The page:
A large and toxic cloud has hung over NHS IT since the failure of the £12bn National Programme that saw billions wasted on systems that barely worked. Since then, we’ve seen the collapse of Care.data, the botched attempt to share patient records through a central database, and a plan for a “paperless NHS” that first aimed to deliver by 2018, was put back to 2020, and is unlikely to be achieved before 2023.
The opportunity for technology to reform and improve the UK’s health and social care system is obvious to anyone who’s ever used a smartphone. There are undoubtedly pockets of excellence in the NHS, but the gap between the best and the worst is enormous. IT leaders have never managed to get over the argument that says: do you want to spend more money on doctors and nurses, or on computers? In the austerity hit NHS, there’s only ever one answer.
Even in the better NHS trusts, there’s a hugely complex legacy to unravel. At Leeds Teaching Hospitals – a great example of a forward-thinking health organisation – there are 460 different IT systems in use. Multiply that across the whole health system and the transformation to digital becomes an ever-bigger challenge.
One day, hopefully sooner than later, somebody has to get NHS technology right. Enter Matt Hancock.
The new secretary of state for health and social care comes with technology squarely in his comfort zone. Through ministerial appointments at the Cabinet Office and the Department for Digital, Culture, Media and Sport (DCMS), it’s been the strongest thread in his political career. There was disappointment in the tech sector when Hancock was promoted from DCMS to health because he was seen as a passionate advocate for digital at the highest levels of government, and he understood the issues better than any of his predecessors (although admittedly, that’s not always been an especially high bar).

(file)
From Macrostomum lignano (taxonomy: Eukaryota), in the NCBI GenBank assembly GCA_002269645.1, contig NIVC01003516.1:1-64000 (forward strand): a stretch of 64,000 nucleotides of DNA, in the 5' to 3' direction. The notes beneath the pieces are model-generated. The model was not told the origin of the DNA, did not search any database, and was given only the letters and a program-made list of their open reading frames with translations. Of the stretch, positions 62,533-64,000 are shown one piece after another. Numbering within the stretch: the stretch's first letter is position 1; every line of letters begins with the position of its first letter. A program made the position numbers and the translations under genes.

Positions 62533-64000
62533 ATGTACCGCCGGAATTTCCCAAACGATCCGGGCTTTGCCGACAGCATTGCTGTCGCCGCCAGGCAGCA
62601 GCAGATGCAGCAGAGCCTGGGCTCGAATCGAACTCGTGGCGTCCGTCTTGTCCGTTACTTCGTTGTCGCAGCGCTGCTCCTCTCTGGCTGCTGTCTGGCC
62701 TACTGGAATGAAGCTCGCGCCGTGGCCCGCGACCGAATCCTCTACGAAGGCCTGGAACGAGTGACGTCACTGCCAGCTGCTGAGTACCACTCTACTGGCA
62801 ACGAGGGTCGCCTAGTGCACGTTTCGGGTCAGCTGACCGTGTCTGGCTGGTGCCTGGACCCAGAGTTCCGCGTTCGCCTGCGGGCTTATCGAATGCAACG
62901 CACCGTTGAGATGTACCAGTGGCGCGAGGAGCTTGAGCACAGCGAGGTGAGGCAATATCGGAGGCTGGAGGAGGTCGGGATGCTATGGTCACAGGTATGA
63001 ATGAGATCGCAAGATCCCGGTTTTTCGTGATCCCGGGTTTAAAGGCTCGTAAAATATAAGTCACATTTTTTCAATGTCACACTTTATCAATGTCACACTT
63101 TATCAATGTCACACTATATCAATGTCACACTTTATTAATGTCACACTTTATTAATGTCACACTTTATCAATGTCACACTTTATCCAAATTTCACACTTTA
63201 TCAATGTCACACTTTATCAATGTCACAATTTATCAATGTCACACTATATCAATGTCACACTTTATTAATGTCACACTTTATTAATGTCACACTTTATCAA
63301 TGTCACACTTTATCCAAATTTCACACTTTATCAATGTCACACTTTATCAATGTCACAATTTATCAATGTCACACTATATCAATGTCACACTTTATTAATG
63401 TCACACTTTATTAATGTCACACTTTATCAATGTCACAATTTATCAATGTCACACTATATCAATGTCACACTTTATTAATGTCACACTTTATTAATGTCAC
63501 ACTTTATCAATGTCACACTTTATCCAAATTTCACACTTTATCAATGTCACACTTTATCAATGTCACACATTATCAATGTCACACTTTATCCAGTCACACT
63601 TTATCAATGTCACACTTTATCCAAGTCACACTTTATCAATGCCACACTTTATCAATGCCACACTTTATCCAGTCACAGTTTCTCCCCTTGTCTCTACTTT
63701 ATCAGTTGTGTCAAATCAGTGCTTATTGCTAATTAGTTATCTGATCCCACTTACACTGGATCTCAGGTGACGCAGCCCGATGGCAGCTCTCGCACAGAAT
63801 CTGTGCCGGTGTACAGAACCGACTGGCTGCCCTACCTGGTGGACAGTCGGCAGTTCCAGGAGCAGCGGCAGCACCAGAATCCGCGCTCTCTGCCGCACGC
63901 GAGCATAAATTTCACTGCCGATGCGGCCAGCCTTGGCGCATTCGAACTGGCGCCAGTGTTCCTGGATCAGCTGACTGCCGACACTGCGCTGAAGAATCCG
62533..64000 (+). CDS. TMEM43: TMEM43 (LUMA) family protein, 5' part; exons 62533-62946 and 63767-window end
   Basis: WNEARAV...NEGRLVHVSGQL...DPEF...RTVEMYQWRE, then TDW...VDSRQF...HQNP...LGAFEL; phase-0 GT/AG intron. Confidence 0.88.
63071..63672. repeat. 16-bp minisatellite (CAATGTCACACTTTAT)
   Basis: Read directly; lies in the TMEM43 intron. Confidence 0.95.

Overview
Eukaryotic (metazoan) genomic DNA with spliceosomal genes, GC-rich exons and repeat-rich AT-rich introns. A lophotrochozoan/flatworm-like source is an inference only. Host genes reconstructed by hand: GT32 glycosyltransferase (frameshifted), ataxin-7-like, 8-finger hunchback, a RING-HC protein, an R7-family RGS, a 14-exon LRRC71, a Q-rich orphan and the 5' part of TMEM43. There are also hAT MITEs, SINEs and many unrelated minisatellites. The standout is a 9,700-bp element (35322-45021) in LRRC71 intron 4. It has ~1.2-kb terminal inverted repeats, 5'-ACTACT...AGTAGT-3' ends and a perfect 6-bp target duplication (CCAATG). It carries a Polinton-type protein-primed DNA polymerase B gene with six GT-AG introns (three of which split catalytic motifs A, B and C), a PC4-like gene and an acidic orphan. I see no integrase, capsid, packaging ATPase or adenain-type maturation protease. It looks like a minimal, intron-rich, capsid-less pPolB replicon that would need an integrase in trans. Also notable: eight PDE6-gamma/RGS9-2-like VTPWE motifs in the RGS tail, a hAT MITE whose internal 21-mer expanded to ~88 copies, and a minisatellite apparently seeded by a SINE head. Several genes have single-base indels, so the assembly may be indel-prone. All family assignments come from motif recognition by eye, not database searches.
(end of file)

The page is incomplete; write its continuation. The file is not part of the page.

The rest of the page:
He’s wasted no time in putting technology overhaul at the heart of his plans to reform the NHS and social care systems. In July, he promised to make £487m available for NHS technology projects and to replace paper-based systems. In September, he announced a £200m fund for digital centres of excellence and plans to pilot the NHS app across England.
His Labour shadow, Jonathan Ashworth, observed: “This isn’t a serious plan for technology and innovation in the NHS – it’s a pipe dream”.
Now Hancock has launched his “technology vision” for the NHS – a digital future based on open standards, interoperability and APIs, but which retains local autonomy of IT decision-making. It’s a perfectly sensible, ambitious plan, which appears to have learned the lessons of the National Programme. But to paraphrase an old saying, if that’s where you want to go, you wouldn’t start from here.
To be fair, Hancock told Computer Weekly that he doesn’t underestimate the challenge – but he’s looking for a real change in attitude and approach to technology at a local level. His predecessor, Jeremy Hunt, became the longest-service health secretary in history – not far short of six years. Hancock may need to be in place even longer to see through the digital transformation he wants – but this time, the NHS needs finally to get IT right.